PBBM denies family's ill-gotten wealth, calls it propaganda

(File Photo)
(File Photo)

MELBOURNE — President Ferdinand Marcos Jr. claimed that his family’s ill-gotten wealth was merely a propaganda campaign aimed at pressuring them to return their purported ill-gotten wealth to the government.

In a sit-down interview with ABC anchor Sarah Ferguson earlier this week here, Marcos Jr. attempted to downplay the extensive evidence indicating that former President Ferdinand Marcos Sr. had depleted government funds by at least $5 billion and that his family had amassed millions in stolen assets, which they even brought with them into exile in Hawaii.

“I think contemporary court judgments acknowledge the atrocities that were committed, but also the plunder of the country’s resources. Why wouldn’t you want all of that money back in the hands of the Filipino people?” Ferguson asked Marcos Jr.

The President then gave a nervous laughter, a reaction that did not evade the interviewer's observation,

"May I just ask you why that’s funny?” Ferguson asked.

Marcos quickly appeared to regain composure and stated that he "strongly disagrees" with the "claims" made about his family.

"Since cases were filed, the government failed. Cases were filed against me, my family, the estate, etc. Up to now we have... the assertions that were made were shown to be untrue,” Marcos said.

The President further mentioned that his family purportedly signed quitclaims, relinquishing their rights to properties and assets discovered by the government, asserting that they were left with nothing after fleeing to Hawaii following the 1986 EDSA People Power revolution.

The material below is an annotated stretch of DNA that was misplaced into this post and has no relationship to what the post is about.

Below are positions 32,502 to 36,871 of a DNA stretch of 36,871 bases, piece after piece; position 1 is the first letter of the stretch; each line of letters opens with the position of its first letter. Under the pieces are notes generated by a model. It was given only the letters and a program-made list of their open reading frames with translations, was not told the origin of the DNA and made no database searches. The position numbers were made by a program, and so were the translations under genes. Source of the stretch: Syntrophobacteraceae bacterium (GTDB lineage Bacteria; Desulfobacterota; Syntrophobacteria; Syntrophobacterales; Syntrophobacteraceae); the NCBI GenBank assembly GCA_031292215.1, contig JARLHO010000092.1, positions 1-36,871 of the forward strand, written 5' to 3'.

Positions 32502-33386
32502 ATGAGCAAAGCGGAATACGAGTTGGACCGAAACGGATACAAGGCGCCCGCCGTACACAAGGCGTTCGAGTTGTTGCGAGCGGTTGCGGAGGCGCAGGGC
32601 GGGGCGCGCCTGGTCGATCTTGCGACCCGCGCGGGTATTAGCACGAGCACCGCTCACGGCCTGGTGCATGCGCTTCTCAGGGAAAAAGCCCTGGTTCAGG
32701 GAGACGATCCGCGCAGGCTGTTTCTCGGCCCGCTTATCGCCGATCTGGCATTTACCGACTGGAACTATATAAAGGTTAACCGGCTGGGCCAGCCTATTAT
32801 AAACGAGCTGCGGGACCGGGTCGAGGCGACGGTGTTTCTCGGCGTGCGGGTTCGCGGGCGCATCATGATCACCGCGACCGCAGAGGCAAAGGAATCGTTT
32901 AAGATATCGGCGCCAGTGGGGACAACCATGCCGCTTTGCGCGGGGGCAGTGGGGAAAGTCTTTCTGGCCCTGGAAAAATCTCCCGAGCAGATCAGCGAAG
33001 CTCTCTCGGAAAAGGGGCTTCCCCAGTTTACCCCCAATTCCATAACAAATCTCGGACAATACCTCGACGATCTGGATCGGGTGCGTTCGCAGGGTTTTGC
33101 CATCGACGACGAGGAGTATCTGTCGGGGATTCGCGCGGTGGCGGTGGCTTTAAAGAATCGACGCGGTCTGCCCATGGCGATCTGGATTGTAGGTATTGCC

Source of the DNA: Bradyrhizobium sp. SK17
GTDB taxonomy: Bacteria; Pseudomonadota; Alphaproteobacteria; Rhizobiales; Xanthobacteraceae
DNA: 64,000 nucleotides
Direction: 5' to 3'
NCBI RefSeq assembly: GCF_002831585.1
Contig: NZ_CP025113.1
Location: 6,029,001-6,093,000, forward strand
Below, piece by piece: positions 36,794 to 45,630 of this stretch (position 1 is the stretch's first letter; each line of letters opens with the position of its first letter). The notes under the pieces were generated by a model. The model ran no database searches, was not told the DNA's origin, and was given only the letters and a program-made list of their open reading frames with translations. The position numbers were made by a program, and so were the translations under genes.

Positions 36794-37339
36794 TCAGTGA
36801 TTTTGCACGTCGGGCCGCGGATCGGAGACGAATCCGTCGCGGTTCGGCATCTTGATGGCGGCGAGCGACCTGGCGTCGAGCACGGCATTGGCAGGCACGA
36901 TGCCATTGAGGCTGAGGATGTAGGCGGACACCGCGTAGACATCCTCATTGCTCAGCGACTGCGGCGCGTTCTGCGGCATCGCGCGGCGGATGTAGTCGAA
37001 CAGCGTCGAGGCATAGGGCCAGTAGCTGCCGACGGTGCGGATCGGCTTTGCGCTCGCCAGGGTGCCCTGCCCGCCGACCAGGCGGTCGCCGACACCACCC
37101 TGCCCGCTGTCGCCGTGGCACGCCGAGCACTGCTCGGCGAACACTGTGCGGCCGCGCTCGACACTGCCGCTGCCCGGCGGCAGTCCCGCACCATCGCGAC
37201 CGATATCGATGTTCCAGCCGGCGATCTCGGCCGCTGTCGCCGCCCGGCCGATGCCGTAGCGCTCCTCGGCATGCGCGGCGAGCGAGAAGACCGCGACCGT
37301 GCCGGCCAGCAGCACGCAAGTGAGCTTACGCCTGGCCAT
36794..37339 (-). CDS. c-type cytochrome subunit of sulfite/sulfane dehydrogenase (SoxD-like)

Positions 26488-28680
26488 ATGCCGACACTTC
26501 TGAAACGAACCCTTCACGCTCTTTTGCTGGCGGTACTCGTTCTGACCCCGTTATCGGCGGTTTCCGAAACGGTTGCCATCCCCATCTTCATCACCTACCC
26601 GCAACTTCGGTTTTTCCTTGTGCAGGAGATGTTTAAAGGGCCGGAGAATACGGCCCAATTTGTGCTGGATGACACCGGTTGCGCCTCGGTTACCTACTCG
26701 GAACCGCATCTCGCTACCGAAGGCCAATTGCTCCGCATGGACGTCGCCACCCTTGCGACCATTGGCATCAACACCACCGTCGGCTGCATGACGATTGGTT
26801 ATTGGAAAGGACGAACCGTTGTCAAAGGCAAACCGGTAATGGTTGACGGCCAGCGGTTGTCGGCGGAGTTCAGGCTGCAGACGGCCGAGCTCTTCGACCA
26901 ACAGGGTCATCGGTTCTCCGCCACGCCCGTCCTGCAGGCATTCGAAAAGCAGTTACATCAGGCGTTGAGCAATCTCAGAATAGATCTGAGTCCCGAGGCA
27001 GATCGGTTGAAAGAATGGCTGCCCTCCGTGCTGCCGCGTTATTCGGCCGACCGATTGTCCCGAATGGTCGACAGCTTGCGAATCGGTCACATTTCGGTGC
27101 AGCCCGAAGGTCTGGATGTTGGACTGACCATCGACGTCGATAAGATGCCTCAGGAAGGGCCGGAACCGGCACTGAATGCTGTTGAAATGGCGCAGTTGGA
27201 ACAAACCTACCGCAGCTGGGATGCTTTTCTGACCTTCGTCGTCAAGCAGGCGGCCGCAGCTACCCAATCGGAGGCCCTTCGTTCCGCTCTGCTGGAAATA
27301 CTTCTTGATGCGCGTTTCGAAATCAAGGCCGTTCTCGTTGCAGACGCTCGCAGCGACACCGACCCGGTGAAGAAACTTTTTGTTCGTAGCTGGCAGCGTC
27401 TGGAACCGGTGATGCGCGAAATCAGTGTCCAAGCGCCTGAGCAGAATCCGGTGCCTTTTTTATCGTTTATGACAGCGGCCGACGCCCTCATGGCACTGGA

Marcos also dismissed the findings of the Presidential Commission on Good Government as "propaganda," downplaying their conclusions that the family still owes a significant sum to the country from ill-gotten wealth.

“I think that having seen the facts, as they have been slowly reviewed, with true investigation and not propaganda, actual investigation, court cases, investigations by all kinds of NGOs (non-government organizations) and agencies, that has changed. People can see that it was propaganda,” he said.

In reaction to demands for the Marcos family to surrender their unlawfully obtained riches, the president additionally asserted that his family departed without any possessions, stating that there was "nothing left" when they sought refuge in Hawaii in 1986.

"We have signed, this family has signed quit claims where any money that you find is yours. Everything was taken from us. We were taken to Hawaii. Everything. Everything was taken from us. We had nothing left,” Marcos Jr. said.

Shortly after Marcos Sr. fled the country in 1986, the recently established Presidential Commission on Good Government (PCGG) unearthed evidence of Swiss bank accounts, clandestine international deposits arranged on their behalf, and extensive global assets owned by the Marcos family. Well-documented evidence of such, including diaries, was seized when the Marcoses vacated Malacañang on 25 February 1986.

Estimates of the wealth amassed by the Marcoses during the final years of Marcos Sr.'s presidency vary from US$5 billion to $13 billion. This substantial sum far surpasses Marcos Sr.'s annual presidential salary, which was approximately $4,700 or P100,000.

In 2003, the Supreme Court mandated the forfeiture of $658 million worth of frozen Swiss bank deposits belonging to Marcos Sr.

Daily Tribune